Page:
The first physician of whom we have any record was I-em-Hetep, who
lived in the reign of King Tcsher of the third dynasty of Egypt,
probably before 4000 B. C. Among his titles, besides that of Master of
Secrets, was Bringer of Peace. He was looked up to as one who, when
not able to cure physical ailments, did succeed in consoling and
reassuring patients so as to make their condition much more bearable.
Like others of the great early physicians, he was after his death
worshiped as a god, a tribute which probably signifies that those who
had been benefited by his ministrations felt that he must have been
more than mortal.
The extent of the Egyptians' admiration for him will be appreciated
from the fact that the step pyramid at Sakkara is said to have been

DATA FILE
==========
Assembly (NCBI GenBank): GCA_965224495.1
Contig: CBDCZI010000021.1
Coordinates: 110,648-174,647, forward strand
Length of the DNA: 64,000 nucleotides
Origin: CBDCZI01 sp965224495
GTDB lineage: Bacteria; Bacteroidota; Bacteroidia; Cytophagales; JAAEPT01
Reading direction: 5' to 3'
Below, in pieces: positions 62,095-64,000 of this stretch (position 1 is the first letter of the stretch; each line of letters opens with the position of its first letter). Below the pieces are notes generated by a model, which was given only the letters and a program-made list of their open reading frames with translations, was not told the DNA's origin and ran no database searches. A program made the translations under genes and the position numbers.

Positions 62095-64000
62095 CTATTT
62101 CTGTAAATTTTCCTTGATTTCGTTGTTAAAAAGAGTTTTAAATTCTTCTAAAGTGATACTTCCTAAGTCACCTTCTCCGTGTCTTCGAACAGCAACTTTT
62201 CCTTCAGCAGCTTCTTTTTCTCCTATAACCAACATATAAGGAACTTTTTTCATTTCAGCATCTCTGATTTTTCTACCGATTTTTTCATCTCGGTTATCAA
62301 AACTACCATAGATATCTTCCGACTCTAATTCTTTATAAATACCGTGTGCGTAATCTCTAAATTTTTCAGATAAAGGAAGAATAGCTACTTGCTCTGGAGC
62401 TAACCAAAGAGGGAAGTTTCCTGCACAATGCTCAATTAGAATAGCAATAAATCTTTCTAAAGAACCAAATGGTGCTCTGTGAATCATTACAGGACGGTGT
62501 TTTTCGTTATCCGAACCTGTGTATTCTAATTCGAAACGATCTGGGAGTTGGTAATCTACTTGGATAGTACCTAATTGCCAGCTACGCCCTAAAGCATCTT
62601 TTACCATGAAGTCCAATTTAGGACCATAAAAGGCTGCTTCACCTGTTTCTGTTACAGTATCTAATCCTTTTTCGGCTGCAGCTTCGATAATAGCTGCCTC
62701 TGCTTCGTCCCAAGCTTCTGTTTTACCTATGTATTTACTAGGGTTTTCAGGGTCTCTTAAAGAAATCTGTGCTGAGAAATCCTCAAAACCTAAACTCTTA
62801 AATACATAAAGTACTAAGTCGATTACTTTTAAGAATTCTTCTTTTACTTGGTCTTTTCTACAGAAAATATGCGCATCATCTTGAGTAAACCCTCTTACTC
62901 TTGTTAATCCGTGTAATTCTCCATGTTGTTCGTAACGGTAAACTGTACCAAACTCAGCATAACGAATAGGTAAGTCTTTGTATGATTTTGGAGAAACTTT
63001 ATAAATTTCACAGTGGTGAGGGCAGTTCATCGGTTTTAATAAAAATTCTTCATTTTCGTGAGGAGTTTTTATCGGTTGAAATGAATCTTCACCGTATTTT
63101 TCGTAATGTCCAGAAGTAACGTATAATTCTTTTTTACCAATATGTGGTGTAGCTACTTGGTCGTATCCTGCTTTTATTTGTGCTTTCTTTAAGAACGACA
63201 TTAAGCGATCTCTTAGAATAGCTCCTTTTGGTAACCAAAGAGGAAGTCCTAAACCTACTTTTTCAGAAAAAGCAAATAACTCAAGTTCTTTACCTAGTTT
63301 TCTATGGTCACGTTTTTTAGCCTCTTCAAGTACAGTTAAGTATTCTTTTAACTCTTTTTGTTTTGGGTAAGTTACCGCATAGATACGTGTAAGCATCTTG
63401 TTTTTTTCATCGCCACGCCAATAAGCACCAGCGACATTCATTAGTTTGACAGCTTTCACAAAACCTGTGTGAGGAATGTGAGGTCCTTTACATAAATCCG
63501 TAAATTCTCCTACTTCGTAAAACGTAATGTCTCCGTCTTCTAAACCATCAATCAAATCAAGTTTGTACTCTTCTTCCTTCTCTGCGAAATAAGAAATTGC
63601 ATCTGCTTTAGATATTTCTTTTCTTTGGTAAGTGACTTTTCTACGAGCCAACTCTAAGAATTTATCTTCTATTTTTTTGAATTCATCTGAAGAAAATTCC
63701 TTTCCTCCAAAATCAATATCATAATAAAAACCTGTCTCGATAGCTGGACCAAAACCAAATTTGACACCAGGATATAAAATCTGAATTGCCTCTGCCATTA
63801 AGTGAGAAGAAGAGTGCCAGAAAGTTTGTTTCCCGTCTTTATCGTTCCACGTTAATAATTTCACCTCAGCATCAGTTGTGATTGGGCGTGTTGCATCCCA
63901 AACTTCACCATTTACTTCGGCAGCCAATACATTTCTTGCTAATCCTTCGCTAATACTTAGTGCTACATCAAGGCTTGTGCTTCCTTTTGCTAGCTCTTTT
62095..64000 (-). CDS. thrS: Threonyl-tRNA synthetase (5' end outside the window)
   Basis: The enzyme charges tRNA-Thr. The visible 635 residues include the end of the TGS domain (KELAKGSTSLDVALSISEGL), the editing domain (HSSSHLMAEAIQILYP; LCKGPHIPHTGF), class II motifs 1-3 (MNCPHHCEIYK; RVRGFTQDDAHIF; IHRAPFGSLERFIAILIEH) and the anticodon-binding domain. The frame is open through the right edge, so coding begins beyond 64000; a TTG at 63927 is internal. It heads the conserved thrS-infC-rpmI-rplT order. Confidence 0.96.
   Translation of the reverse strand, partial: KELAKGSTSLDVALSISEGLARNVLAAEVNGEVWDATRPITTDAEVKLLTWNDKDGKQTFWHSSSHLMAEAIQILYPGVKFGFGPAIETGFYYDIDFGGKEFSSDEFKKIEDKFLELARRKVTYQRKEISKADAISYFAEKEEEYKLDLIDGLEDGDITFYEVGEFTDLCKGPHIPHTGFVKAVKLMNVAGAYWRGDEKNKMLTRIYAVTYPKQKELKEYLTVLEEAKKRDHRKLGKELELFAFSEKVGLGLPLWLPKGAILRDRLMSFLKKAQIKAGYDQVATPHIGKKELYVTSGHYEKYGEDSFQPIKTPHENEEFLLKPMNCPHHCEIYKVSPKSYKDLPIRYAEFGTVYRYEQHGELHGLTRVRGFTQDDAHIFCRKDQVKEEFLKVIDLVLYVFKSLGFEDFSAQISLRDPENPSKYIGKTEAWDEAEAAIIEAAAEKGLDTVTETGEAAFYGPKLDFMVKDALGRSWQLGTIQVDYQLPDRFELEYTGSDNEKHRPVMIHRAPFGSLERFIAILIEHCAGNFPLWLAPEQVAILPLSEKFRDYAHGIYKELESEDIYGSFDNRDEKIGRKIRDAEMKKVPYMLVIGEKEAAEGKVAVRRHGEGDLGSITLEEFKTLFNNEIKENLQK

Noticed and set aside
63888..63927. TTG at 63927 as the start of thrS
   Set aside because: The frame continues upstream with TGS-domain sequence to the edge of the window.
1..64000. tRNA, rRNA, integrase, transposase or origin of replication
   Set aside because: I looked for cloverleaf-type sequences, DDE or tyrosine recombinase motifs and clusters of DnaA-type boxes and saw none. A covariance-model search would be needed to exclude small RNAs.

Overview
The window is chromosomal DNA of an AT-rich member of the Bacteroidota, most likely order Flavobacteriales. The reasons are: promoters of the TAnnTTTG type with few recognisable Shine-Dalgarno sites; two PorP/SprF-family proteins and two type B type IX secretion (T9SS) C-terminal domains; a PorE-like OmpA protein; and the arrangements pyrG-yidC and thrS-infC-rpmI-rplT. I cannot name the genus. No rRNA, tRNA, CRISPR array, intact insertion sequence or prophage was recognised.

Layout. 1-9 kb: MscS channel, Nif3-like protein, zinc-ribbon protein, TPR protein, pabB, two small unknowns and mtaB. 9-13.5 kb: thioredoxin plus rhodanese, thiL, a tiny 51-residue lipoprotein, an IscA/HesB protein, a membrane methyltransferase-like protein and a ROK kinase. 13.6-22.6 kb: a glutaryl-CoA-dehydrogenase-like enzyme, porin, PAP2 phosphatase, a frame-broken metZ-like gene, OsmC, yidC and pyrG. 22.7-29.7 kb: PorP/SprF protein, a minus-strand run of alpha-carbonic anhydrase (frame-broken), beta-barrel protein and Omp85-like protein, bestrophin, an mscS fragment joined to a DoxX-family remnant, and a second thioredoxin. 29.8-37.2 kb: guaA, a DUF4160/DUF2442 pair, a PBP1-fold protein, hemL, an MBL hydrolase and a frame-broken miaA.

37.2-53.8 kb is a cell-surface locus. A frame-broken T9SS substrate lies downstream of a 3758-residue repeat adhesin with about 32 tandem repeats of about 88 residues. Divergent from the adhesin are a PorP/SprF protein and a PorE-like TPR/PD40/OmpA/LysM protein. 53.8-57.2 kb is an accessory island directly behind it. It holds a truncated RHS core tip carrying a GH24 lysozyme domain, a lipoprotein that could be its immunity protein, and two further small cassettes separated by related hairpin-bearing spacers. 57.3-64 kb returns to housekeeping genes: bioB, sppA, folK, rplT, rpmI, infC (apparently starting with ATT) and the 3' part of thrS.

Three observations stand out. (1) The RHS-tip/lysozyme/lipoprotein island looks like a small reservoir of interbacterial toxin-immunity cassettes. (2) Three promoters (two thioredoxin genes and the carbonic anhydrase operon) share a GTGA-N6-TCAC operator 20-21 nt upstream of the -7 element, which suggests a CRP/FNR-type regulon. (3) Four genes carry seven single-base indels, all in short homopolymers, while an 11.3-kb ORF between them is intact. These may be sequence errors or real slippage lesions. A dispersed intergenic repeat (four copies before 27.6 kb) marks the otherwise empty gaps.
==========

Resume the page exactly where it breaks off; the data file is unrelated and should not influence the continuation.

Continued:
built in his honor, though, as a rule, pyramids were erected only to
honor kings or the very highest nobility. The extant statue of
I-em-Hetep shows a placid-looking man with an air of beneficent
wisdom, seated with a scroll on his knees. It produces the distinct
impression, as may be seen from the illustration, that his patients
must have trusted him thoroughly, since this is the memory of his
personality that was transmitted to posterity. While he came to be
looked upon as the medical divinity of the Egyptians, he was never
represented with a beard, which is the token of the gods, or of
mortals who have been really apotheosized. Evidently his devotees felt
that it was the divine in his humanity which was the most prominent
feature that they wished to honor. Among the Greeks AEsculapius, who
had been merely a successful physician, came to be honored as a deity.
When we recall the condition of therapeutics at that time, it is
evident that man's appreciation of his power to console, even though
he might not be able to heal, of his influence over men's minds in the
midst of their sufferings, and the confidence that his presence
inspired, were the real sources of their grateful recognition.
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